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Report: Religious people have more self-control when it comes to shopping


Grocery Store Credit: Province of British Columbia/Flickr/Creative Commons

Grocery Store Credit: Province of British Columbia/Flickr/Creative Commons

According to a study by three researchers from university business schools,  Didem Kurt, Boston University, J. Jeffrey Inman, University of Pittsburgh and Francesca Gino, Harvard Business School, religious people not only spend less than non-religious but they are also less likely to make impulse purchases.

The study that involved looking at the results of five earlier studies on spending habits also included the group’s own research.

In their study, the three researchers put 800 people through a variety of “hypothetical” shopping scenarios and as well tests to evaluate how strong their religious beliefs were.

What they discovered is that an incremental increase in religious belief resulted in a 5% decrease in spending and impulsive buying.

This confirmed results from a survey of spending by 2,400 people in 10 states in 2011 and 2012, conducted by Point of Purchase Advertising International. It showed that people living in more religious counties not only spent less money on groceries than people living in less religious counties, but also had “fewer impulse purchases.”

There are undoubtedly a variety of reasons why religious people have more self-control. For one, the Bible is very clear that the Holy Spirit wants to bring self-control into our lives and in this discussion on the subject Paul makes an interesting connection:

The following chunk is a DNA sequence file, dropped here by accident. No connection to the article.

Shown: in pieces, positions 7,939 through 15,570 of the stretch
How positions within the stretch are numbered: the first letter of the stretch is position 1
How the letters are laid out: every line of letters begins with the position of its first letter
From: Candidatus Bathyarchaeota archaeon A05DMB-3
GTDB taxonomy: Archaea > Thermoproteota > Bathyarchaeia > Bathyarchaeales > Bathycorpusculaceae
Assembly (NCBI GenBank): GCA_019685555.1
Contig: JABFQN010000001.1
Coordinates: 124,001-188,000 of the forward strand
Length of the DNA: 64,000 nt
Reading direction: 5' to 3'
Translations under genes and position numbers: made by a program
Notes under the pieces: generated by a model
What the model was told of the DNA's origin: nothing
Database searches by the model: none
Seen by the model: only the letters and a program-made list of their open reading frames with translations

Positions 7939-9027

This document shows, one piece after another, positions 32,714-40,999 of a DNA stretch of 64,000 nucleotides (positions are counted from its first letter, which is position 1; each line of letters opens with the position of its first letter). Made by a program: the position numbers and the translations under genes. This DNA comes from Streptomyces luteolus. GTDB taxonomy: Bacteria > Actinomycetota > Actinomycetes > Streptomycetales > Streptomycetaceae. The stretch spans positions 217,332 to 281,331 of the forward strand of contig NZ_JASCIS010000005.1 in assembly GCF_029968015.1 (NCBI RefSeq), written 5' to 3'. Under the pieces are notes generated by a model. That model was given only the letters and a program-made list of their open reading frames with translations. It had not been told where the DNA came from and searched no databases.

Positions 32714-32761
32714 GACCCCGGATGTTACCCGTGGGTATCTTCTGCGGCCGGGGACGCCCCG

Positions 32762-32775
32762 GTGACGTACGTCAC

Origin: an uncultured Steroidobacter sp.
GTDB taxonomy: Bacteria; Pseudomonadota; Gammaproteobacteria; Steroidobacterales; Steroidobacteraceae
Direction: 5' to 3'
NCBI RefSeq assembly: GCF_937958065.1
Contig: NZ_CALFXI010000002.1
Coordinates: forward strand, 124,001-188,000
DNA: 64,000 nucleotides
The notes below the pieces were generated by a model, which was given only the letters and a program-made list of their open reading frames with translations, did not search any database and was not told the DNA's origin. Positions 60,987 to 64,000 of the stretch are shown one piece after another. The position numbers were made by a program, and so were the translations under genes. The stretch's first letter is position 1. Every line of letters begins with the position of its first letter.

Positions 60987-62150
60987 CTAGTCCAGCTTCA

For God has not given us a spirit of fear, but of power and of love and of a sound mind. (2 Timothy 1:7 New King James)

The Greek word for “sound mind” is “sophronismou” and it means “sound judgment,” “moderation,” sensible” and “self-control.”

But notice how Paul connects “self-control” with a “spirit of fear.”

As the Holy Spirit moves in our lives, He deals with our fears and brings in self-control which moderates our life style.

However, does this also imply the opposite, meaning that a person who is controlled by fear will have no self-control? If so this suggests that fear affects our ability to control our selves.

We see a great sale while shopping and a fear rises up within us if we don’t buy it now, we may miss out. And we buy it simply because it is a great price not because we really need it.

Or we see another popular item and again there is a fear, if we don’t buy it, someone else will and we will miss out.

But the connection between fear and a lack of self-control shows up in other ways as well. Often when dealing with stress, worry or anxiety (all manifestations of fear) people resort to all sorts of activities such as emotional eating (comfort food), alcohol, or even shopping as a way of dealing with this stress.

We lose control because of our fear.

The key to dealing with this problem is not by focusing on our lack of self-control manifesting itself through binge eating or shopping, but rather by dealing with the fears that are causing it.

An interesting verse in the Old Testament also connects a lack of self-control with fear:

Like a city whose walls are broken through
    is a person who lacks self-control. (Proverbs 25:38 NIV)

A person without self-control is compared to a defenseless city, which in the culture of that day would be a city in a constant state of fear. So it becomes a vicious circle. We have fear creating a lack of self-control and then this lack of self-control spawns more fear. We become stressed by our binge eating or out of control drinking and spending.

So when we believe, one of the first things the Holy Spirit wants to deal with is the fear in our lives that then brings with it a measure of self-control.

We need to trust God during our difficult times.

Sources:

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